[...] For some critics, the chance that webcams could be an antidote to corporate and government surveillance doesn't necessarily balance out the possible negative uses of the Internet cameras. A webcam can turn anyone into a sex object, for example, without their ever being aware of it. Bill Brown, a member of a group that calls itself the Surveillance Camera Players, and gives free walking tours pointing out surveillance cameras in New York City, also wonders if all the cameras trained on public spaces in the U.S. -- from landmarks to national monuments and squares like Heritage Square in Flagstaff -- might help terrorists a world away plot their next attack.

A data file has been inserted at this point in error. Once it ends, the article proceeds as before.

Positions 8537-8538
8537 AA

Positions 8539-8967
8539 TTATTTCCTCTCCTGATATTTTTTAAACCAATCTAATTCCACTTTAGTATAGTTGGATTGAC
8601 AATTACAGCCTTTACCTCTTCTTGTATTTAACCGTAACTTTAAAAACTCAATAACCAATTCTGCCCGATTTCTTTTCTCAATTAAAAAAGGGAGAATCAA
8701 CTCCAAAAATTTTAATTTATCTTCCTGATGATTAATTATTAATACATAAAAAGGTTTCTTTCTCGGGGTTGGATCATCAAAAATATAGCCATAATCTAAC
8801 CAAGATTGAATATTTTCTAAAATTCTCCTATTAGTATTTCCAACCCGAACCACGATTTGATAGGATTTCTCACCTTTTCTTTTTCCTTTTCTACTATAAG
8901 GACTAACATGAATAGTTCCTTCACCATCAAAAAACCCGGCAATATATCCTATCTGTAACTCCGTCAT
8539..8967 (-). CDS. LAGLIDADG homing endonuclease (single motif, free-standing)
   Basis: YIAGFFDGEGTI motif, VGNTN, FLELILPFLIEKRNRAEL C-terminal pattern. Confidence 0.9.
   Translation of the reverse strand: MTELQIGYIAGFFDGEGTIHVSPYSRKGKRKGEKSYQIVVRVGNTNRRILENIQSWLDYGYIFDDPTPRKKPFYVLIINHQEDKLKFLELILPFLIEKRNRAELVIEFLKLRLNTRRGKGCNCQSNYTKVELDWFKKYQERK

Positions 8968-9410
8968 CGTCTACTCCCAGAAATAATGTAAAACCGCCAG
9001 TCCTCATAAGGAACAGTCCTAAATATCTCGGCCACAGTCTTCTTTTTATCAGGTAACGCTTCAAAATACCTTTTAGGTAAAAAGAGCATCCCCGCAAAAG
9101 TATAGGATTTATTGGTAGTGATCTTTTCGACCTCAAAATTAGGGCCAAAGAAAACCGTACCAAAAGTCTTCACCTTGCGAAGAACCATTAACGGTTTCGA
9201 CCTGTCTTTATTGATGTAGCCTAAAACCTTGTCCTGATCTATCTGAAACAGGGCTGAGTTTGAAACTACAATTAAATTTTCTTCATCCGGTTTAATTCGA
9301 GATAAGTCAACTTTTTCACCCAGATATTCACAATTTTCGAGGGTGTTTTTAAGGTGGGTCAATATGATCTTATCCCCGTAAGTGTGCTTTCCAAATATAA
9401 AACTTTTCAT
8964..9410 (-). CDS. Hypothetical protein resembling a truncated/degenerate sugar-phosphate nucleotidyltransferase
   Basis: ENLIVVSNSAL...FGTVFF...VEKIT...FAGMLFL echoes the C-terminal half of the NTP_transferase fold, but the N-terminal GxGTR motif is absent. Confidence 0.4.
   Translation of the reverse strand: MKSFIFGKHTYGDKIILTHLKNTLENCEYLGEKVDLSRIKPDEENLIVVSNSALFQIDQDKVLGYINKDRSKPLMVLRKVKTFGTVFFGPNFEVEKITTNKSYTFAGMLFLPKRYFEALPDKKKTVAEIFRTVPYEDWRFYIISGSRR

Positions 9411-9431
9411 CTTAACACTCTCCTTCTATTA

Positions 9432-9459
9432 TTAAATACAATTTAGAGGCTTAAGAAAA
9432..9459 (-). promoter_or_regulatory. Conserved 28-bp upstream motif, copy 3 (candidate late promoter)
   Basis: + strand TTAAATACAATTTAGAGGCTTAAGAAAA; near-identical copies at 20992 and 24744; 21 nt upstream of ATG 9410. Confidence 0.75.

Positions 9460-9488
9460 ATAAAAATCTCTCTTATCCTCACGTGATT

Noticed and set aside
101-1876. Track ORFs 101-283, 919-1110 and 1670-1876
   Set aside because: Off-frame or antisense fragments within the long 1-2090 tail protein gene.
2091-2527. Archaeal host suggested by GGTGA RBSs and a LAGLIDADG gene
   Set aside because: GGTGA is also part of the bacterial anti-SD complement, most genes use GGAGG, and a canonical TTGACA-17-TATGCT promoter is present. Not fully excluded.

"If we are worried about al-Qaida doing surveillance of tourist spots in America," wonders Brown, "then why would we install webcams that allow such surveillance, but from a distance, as far away as Pakistan? Satisfy the tourists, but don't give away too much to the terrorists; it's a weird balancing act."
Brown's concerns could conceivably mobilize the public, which in general doesn't seem excessively alarmed by ubiquitous surveillance [...]
(Written by Katharine Mieszkowski and published on 25 September 2003 by www.salon.com.)
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